Chevy Chase's Retail Resurgence
Luxury is the name of the game in an area with high household incomes and a taste for style
by By Kristi Ellis
October 16, 2007
WASHINGTON - The renaissance of the retail enclave straddling the border of Washington and Chevy Chase, Md., is thriving as new developments lure specialty retailers and customers.
The shopping area, which has about 1 million square feet of space, fashions itself as the Rodeo Drive of the East Coast and has been undergoing a major image overhaul for two years.
Anchored on one end by Saks Fifth Avenue, which opened in 1960, and on the other by Neiman Marcus, which bowed in 1978, the shopping district reached a new level of exclusivity when The Collection at Chevy Chase opened in October 2005, bringing to the area for the first time luxury retailers such as Christian Dior, Louis Vuitton, Tiffany & Co., Barneys Co-op, Cartier, MaxMara and Polo Ralph Lauren.
The Collection's 100,000 square feet of retail space, spanning two buildings, and another 100,000 square feet of "neighborhood" retail space became an instant draw for Washingtonians who often traveled to New York to shop because of the dearth of designer options in the metropolitan area.
"The ladies of Washington love to travel, whether it's to Miami or Paris, and when they can't get products they want here they go out of the market," said Paige Bishop of Bishop Emory, a consultant to The Chevy Chase Land Co., which owns and manages The Collection at Chevy Chase. "Now they are getting much more variety as far as the items they are choosing from."
That has translated into strong sales for the luxury stores, said Michele Cornwell, senior vice president of Chevy Chase Land Co. The company projected sales of $700 to $2,500 per square foot for the high-end luxury retailers in the Collection when it opened.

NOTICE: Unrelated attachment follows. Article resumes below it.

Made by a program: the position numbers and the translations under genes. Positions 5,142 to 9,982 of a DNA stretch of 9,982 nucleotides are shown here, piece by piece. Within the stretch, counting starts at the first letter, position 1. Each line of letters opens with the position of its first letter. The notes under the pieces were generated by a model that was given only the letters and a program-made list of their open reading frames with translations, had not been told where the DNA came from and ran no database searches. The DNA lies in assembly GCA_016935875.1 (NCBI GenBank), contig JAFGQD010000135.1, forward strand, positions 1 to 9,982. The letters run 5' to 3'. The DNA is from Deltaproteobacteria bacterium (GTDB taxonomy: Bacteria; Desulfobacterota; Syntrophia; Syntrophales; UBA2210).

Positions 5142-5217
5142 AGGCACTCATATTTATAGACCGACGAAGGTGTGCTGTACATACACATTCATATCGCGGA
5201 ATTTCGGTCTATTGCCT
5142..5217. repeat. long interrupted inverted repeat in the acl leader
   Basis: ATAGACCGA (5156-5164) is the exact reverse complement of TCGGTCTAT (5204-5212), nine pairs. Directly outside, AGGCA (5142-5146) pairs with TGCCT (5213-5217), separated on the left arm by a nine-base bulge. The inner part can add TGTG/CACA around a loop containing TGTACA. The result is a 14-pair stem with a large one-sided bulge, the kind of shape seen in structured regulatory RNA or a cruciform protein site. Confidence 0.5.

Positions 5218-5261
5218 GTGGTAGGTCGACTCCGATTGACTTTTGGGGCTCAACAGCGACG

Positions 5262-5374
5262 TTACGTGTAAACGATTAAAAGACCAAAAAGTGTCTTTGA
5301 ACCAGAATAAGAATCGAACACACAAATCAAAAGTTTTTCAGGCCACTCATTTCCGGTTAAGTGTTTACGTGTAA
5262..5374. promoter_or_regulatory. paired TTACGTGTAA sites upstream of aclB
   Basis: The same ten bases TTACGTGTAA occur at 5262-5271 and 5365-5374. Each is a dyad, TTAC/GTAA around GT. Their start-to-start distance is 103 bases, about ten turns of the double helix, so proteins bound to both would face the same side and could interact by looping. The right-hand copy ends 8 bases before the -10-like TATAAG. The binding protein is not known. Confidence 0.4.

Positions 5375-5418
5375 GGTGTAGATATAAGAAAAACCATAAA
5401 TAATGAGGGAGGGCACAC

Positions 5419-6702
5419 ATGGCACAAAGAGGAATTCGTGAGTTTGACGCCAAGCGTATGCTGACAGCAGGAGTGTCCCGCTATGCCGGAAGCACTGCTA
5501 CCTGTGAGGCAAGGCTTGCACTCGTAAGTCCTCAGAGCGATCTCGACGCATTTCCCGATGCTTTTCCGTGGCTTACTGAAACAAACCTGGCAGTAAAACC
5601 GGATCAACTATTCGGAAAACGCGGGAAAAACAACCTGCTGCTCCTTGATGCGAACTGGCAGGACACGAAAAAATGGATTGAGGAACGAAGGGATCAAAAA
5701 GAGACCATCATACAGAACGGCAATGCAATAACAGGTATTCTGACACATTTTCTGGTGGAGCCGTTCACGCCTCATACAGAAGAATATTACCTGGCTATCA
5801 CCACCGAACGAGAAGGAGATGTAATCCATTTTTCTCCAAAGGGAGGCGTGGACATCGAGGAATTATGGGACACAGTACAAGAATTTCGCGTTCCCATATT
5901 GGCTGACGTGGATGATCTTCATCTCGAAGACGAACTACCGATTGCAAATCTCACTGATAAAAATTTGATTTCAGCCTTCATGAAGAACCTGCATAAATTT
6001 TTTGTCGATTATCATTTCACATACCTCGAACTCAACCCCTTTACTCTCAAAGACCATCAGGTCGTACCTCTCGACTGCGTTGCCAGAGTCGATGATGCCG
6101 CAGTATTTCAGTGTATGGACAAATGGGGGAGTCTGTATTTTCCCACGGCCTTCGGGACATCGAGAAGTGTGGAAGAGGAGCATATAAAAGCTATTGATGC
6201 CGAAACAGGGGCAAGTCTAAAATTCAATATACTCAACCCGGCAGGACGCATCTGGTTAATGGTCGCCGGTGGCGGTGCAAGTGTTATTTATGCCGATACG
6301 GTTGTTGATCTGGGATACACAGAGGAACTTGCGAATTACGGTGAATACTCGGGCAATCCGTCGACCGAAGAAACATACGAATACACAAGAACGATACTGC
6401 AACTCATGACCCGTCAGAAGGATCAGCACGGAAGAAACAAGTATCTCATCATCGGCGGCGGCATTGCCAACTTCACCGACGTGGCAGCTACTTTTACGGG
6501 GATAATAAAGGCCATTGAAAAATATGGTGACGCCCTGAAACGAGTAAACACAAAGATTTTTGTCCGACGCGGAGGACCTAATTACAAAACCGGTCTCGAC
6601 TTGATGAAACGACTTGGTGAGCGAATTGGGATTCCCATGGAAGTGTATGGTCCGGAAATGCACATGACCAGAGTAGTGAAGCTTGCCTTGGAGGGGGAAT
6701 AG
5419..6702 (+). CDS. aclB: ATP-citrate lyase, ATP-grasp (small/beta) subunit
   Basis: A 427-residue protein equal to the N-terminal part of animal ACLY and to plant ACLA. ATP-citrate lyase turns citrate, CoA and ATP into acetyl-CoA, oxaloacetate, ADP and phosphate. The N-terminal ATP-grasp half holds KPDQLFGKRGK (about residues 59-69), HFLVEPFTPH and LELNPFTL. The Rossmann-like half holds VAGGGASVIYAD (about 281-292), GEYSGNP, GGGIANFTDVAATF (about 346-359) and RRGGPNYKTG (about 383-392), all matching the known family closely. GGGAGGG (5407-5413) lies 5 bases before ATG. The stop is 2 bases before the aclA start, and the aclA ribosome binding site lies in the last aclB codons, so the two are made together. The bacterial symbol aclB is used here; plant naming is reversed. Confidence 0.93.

"Retailers told us they always look for three things in one place - tourism, high-end residential and dense office space," Cornwell said, noting that the Collection provided all three components.
Retailers continued to be lured to the area by an affluent population with an annual average income of $150,000, along with 19,000 daily commuters on the Metro subway system, 29,000 vehicles on Wisconsin Avenue and 24,700 vehicles on Western Avenue, according to the Ad Agency, a marketing research, advertising design and public relations firm representing several of the developments.
Metro riders have access to the Mazza Gallerie, which offers Ann Taylor, Neiman Marcus and Filene's Basement, and the Chevy Chase Pavilion, with such stores as J. Crew, Ann Taylor Loft and Stein Mart underground.
The heart of the retail corridor encompasses about 2 to 3 square miles, said Chris Stewart, vice president and general manager of the Chevy Chase Pavilion.
Stewart said the average sales per square foot in the area, depending on the size of the soft goods retailer, ranges from $400 to more than $1,000.
The biggest project still under construction in the heart of the area is Wisconsin Place, which is owned by New England Development, Boston Properties and Archstone-Smith. It features 305,000 square feet of retail space, 432 luxury apartments and 290,000 square feet of office space.
Its anchor, a three-floor, 182,468-square-foot Bloomingdale's, opened to fanfare on Sept. 27, bringing more of the New York shopping experience to the region.
"The demographics were really calling out for retail," said Deborah Black, vice president of marketing and p.r. for Wisconsin Place. "It is a very affluent area with a great sense of taste and style, and they are really yearning for retail right in the heart of where they live and work."